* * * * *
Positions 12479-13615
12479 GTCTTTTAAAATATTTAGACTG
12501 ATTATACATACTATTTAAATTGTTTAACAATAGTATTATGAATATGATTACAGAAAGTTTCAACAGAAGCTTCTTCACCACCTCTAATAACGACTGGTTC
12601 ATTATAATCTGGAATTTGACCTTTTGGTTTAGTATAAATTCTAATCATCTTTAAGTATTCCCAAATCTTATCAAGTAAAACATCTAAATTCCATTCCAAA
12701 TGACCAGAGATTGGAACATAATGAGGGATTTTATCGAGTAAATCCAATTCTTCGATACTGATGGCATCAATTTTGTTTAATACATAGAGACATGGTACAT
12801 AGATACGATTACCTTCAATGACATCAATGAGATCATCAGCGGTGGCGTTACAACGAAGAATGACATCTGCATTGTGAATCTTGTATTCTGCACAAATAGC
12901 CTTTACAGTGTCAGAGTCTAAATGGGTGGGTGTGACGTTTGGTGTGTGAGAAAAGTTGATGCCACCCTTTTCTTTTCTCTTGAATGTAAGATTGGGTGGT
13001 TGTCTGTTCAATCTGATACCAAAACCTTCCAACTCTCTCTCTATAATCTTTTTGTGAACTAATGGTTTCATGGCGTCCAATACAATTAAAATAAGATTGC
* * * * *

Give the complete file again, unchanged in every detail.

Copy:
Positions 12479-13615
12479 GTCTTTTAAAATATTTAGACTG
12501 ATTATACATACTATTTAAATTGTTTAACAATAGTATTATGAATATGATTACAGAAAGTTTCAACAGAAGCTTCTTCACCACCTCTAATAACGACTGGTTC
12601 ATTATAATCTGGAATTTGACCTTTTGGTTTAGTATAAATTCTAATCATCTTTAAGTATTCCCAAATCTTATCAAGTAAAACATCTAAATTCCATTCCAAA
12701 TGACCAGAGATTGGAACATAATGAGGGATTTTATCGAGTAAATCCAATTCTTCGATACTGATGGCATCAATTTTGTTTAATACATAGAGACATGGTACAT
12801 AGATACGATTACCTTCAATGACATCAATGAGATCATCAGCGGTGGCGTTACAACGAAGAATGACATCTGCATTGTGAATCTTGTATTCTGCACAAATAGC
12901 CTTTACAGTGTCAGAGTCTAAATGGGTGGGTGTGACGTTTGGTGTGTGAGAAAAGTTGATGCCACCCTTTTCTTTTCTCTTGAATGTAAGATTGGGTGGT
13001 TGTCTGTTCAATCTGATACCAAAACCTTCCAACTCTCTCTCTATAATCTTTTTGTGAACTAATGGTTTCATGGCGTCCAATACAATTAAAATAAGATTGC